Salt marshes, bluffs, and rising sea levels
“I have lived in Rhode Island for one week when I set out to explore the nearest tidal marsh, the landscape I know will be the first to show signs of sea level rise... It is no surprise, then, that 15 percent of Rhode Island is classified as wetlands. And of that 15 percent, roughly an eighth is tidal, both one of the most nimble types of ecosystem in the world and one of the most imperiled. Over the past two hundred years, Rhode Island lost over 50 percent of its tidal marshes to the filling and diking that come with development. Today the remaining fields of black needlerush and cordgrass are beginning to disappear thanks to higher tides and stronger storms.”
Author Elizabeth Rush opened her Facebook live event by reading from the first chapter of her book, “Rising: Dispatches from the New American Shore,” which discusses the tidal marshes found at Jacob’s Point near Narragansett Bay.
On Thursday, April 2, the Pell Center for International Relations and Public Policy, in collaboration with the Rhode Island Center for the Book, hosted a live Facebook discussion with Rush. She was originally scheduled to speak in person at Salve Regina University in Newport, but with the nation taking safety protocols into consideration, the discussion was moved online.
Rush, currently based in Providence and a professor at Brown, captures intimate stories and portraits of coastal communities in the United States, communities that are vulnerable and have visible impacts from climate change, specifically due to sea level rise.
Island resident and conservationist Keith Lewis has spoken highly of Rush’s research on coastal communities and the effects of sea level rise.
“We met Elizabeth and her husband in 2018 when the Block Island Maritime Institute (BIMI) invited her to speak about her book. Because of Kay [Lewis]’s connections with Brown University — where Elizabeth and her husband both teach — we were asked to host the couple. The relationship ‘clicked’ and that was the beginning of a neat friendship.”
In a phone interview with Rush, The Block Island Times asked about her thoughts on sea level rise and the impact on salt marshes. Block Island has its own salt marshes: coastal wetlands that are flooded and drained by saltwater brought in by the tides.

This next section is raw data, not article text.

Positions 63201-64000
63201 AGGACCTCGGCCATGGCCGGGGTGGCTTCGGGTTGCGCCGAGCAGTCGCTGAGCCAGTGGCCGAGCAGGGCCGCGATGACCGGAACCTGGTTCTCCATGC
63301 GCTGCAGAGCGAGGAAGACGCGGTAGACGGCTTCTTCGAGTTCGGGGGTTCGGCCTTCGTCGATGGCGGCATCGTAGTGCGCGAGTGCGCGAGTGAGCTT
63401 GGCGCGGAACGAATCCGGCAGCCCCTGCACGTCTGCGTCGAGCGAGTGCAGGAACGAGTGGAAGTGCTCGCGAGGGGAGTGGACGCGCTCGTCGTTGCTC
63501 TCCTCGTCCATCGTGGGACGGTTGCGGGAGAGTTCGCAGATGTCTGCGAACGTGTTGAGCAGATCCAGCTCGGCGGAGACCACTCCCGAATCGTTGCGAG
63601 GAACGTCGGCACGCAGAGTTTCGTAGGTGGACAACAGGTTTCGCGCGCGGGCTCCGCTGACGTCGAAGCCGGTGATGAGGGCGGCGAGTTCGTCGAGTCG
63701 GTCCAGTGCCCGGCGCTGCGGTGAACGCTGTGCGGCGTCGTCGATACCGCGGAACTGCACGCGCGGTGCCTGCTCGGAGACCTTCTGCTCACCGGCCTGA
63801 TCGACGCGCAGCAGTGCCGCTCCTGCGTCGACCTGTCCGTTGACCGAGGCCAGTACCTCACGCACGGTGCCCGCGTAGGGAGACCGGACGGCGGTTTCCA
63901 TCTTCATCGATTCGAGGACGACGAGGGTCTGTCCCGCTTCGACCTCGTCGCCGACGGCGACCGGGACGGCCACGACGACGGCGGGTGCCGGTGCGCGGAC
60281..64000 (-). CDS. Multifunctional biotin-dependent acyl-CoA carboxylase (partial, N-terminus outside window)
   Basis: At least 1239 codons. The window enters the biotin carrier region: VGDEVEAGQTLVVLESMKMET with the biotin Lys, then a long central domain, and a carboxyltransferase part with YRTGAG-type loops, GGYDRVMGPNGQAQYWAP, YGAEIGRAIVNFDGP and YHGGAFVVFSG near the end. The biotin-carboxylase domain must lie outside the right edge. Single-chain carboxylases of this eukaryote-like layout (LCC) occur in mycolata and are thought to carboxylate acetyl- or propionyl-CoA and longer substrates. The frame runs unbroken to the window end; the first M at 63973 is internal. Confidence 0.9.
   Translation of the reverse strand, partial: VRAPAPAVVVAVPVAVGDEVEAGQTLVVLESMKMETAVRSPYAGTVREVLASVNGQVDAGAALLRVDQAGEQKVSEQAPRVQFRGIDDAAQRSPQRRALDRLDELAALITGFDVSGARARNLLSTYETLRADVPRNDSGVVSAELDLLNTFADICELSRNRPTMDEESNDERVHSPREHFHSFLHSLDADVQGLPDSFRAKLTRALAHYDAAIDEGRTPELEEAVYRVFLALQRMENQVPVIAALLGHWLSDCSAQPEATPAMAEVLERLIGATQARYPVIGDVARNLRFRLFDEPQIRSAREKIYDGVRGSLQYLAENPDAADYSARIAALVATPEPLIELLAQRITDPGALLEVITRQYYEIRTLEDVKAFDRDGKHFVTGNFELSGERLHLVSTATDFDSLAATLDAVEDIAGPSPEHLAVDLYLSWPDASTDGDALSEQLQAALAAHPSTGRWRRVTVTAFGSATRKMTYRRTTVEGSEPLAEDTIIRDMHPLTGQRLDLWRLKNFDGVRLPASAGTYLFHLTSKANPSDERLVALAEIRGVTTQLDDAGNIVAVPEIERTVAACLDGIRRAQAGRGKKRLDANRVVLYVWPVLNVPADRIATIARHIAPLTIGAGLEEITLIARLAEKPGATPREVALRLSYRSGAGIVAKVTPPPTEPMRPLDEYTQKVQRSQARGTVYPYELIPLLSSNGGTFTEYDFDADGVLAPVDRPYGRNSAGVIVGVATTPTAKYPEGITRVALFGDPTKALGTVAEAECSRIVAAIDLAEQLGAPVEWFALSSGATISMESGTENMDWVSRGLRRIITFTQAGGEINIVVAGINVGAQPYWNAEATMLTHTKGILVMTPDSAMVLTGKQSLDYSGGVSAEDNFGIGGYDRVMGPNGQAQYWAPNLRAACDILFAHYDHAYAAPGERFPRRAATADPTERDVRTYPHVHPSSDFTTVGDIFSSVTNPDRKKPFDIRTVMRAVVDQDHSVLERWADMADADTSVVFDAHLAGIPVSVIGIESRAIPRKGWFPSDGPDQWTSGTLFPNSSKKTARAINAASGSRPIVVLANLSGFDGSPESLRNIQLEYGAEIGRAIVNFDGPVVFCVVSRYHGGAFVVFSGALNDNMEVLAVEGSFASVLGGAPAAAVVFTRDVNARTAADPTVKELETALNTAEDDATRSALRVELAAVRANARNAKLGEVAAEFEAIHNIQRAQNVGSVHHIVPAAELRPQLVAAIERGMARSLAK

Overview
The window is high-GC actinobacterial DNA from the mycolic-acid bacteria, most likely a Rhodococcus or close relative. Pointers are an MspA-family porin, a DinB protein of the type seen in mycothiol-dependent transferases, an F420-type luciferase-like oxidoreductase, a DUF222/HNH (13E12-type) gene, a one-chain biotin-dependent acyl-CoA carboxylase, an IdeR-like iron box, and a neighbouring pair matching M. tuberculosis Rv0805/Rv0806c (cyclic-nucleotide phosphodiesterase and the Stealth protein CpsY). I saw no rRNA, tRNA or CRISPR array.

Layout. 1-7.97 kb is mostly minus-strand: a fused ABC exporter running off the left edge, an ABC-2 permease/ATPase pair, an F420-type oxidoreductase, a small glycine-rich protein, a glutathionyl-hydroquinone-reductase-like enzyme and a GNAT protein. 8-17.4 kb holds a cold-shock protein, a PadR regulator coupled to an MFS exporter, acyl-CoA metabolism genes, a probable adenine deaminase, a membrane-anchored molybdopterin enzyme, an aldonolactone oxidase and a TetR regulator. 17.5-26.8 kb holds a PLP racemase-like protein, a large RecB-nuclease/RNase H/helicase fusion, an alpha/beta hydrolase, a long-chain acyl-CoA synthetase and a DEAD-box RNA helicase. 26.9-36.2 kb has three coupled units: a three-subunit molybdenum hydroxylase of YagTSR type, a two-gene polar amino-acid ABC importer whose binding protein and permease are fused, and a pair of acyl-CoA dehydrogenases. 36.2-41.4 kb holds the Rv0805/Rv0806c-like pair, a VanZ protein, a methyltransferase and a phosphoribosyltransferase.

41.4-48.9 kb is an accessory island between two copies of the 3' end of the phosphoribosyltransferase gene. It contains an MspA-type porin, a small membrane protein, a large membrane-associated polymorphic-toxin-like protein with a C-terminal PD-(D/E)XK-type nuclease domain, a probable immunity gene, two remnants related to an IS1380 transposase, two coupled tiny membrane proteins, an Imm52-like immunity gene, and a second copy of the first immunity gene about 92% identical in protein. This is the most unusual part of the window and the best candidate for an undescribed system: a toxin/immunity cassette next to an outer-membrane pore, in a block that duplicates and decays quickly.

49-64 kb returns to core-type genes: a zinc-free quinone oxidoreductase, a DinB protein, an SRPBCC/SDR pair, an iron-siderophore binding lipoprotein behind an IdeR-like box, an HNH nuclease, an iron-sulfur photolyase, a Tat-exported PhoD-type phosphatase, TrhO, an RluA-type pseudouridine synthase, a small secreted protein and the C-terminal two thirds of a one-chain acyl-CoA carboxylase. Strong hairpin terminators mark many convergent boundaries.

“We know from the past, salt marshes can adjust to some changes in sea level,” said Rush. She stated that salt marshes can “migrate up and in” on land… [but] at the rate at which sea level rising accelerates, we are seeing marshes being outpaced by sea levels,” she said.
Human development abutting salt marshes can impede marsh’s ability to adapt to sea level rise. The marshes “become squeezed between the developments and sea levels,” said Rush.
“Fifty percent of the endangered species in the United States rely on wetland ecosystems (salt and freshwater)... and are just as important as the Amazon, providing homes to the animals and plants,” says Rush. She also noted marshes are “incredible carbon sinks... productive spaces that grow every year, [and] help control carbon intake.”
Block Island also has fragile bluffs — cliffs overlooking the Atlantic Ocean — on all sides. Bluffs on the island have faced challenges as well from sea level rise, including erosion and underground runoff.
“Definitely a thing — there is a lot more to the bluff erosion,” which has been seen through the increased underground streams and water runoff through the bluffs, and the wave erosion from the higher rates of storms, said The Nature Conservancy Associate State Director Scott Comings.
“I remember back to the ‘70s, and there has been pronounced erosion since then,” said Comings.
Comings added, “Black Rock to the Southeast Light has taken the most beating. Erosion is more pronounced because of the bluffs. On West Beach, there is a four-foot drop from the dunes by the North Light . . . [and by] Clayhead, we had to cut back the trail along the bluff. The Mohegan Bluffs has the most dramatic change we have seen.”
Comings stated the areas on the island that have received the most attention include Spring Street, Corn Neck Road, and the transfer station.
The Nature Conservancy in Rhode Island is currently testing “mitigation practices to allow vegetation to come back and mitigate wave pressure and current, and to create land,” said Comings. The testing will be conducted in Rhode Island, and “if it works on the mainland, we might test it out on the island in the future,” said Comings.
“We need to monitor and understand the current problems we have... develop an understanding [and] if erosion rates are accelerating,” said Comings.
Rush said she is also seeing continued erosion along bluffs. Damage in some coastal communities has been devastating: “You see houses tumble into the sea due to bluff and cliff erosion, and active relocation of developments and historic sites,” she said.
While climate change and its lingering impacts are a current issue in coastal communities, it’s important to seek positive and sustainable change, and how to share our voices in our communities.
“We need to think and act collectively. Focus on change and [how] to join a voice. Find people who share your passion. Don’t lose sight of what you are fighting for,” said Rush.